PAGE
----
I need to understand what is the right expression for the "discrete $H^1$-norm of a function v(which of course need to be in $H^1$).

By definition, $$||v||_{H^1}^2 = ||\nabla v||_{2}^2 + ||v||_2^2 $$

so far I'm still in the continuous case. In practice if I need to compute it I have to do the discrete $L^2$ norm of the gradient and of $v$.

For $v$ I have: $$||v||_2^2 = h \sum_{i=0}^{N} v(x_i)^2$$

But what about the $$||\nabla v||_2^2$$? How can I approximate it?

  • $\begingroup$ That definition for $\|v\|_2$ (which I assume to mean the $L^2$ norm) doesn't make sense because point values are not unique for $L^2$ functions and, hence, $v(x_i)$ doesn't make sense. Also, what is $x_i$ in your definition? $\endgroup$
    – knl
    Jan 26, 2020 at 11:17
  • $\begingroup$ But I am in a discrete setting, because usually $v(x_i)$, or better $v_i$ are elements of the vector $v$ that comes from a numerical method $\endgroup$
    – Vefhug
    Jan 26, 2020 at 11:21
  • $\begingroup$ Which numerical method are you talking about? In finite element methods, as we have $\|v\|_2^2 = \int_\Omega v^2 \,\mathrm{d}x$, in the discrete setting we usually evaluate $\|v\|_2^2 = \sum_{K \in \mathcal{T}_h} \|v\|_{2,K}^2$ where $\mathcal{T}_h$ is a set of non-overlapping elements and $v|_K$ is polynomial so the norm is easy to evaluate explicitly and exactly. $\endgroup$
    – knl
    Jan 26, 2020 at 11:26
  • $\begingroup$ For example finite differences, let's say I solve the equation and want to compute the error w.r.t the analytical solution $f$. I have just the values at points $x_i$, call them $v_i$. So I consider the error vector $\vec{e} =( v_i - f(x_i))_i$ I want now to compute the discrete $H^1$ norm of this vector $\endgroup$
    – Vefhug
    Jan 26, 2020 at 11:28
  • $\begingroup$ It seems like you are working in a finite difference/finite volume method. You can use a finite difference approximation for the gradient. E.g., see this book springer.com/gp/book/9781447154594 or lecture notes on website of Prof. Endre Suli people.maths.ox.ac.uk/suli/nspde.pdf which shows how to work with discrete Sobolev norms. $\endgroup$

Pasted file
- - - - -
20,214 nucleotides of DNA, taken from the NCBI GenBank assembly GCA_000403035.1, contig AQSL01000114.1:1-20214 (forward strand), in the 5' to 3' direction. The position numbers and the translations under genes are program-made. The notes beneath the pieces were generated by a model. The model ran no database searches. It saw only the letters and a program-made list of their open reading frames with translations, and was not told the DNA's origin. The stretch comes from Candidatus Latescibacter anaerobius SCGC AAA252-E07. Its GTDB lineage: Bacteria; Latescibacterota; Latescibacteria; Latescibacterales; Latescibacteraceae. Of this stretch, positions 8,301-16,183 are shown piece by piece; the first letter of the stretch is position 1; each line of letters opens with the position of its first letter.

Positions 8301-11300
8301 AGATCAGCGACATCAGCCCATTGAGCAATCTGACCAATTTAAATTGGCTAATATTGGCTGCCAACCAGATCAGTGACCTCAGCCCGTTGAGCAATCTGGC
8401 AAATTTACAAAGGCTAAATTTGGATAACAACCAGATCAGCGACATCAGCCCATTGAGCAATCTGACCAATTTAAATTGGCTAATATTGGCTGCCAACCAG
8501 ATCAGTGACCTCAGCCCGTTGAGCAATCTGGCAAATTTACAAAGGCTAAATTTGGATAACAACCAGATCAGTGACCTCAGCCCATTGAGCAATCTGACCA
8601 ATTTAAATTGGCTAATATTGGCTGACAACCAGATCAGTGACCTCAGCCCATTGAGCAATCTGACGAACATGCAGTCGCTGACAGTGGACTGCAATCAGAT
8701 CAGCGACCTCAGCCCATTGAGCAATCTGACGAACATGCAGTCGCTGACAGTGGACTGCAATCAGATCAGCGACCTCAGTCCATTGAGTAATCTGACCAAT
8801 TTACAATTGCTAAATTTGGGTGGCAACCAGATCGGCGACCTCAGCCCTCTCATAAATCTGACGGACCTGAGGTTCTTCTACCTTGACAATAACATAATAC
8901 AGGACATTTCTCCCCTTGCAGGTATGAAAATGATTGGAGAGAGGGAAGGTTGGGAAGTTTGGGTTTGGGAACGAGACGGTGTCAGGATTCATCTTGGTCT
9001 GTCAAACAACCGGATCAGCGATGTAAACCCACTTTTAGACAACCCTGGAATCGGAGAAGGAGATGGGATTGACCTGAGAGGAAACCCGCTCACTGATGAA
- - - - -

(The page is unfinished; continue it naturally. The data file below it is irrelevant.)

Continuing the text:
– cfdlab
    Jan 26, 2020 at 11:31

1 Answer 1


Assuming 1-D and equidistant gridpoints with spacing $h$ and some form of homogenous boundary conditions, we can use $\|\nabla v\|^2\approx -h\sum_{i=1}^nv(x_i)D_2v(x_i)$, where $D_2$ is a finite difference discretization of the Laplacian operator, which is usually some variant of a tridiagonal matrix with values $(1,-2,1)/h^2$ along the sub/main/super diagonal, respectively. I'm pretty sure this approximation is $O(h)$. This formula comes from integration by parts:

$$ -\int_\Omega v\Delta vdx = \int_\Omega\|\nabla v\|^2dx-\int_{\partial\Omega}v\nabla v\cdot dS. $$ Any boundary conditions that make the boundary terms disappear will make this approximation work. This can also be extended to higher dimensions as long as you can approximate the Laplacian and the integral well, which are usually not too hard if you are already discretizing things in some sort of scheme.


Your Answer

By clicking “Post Your Answer”, you agree to our terms of service, privacy policy and cookie policy

Not the answer you're looking for? Browse other questions tagged or ask your own question.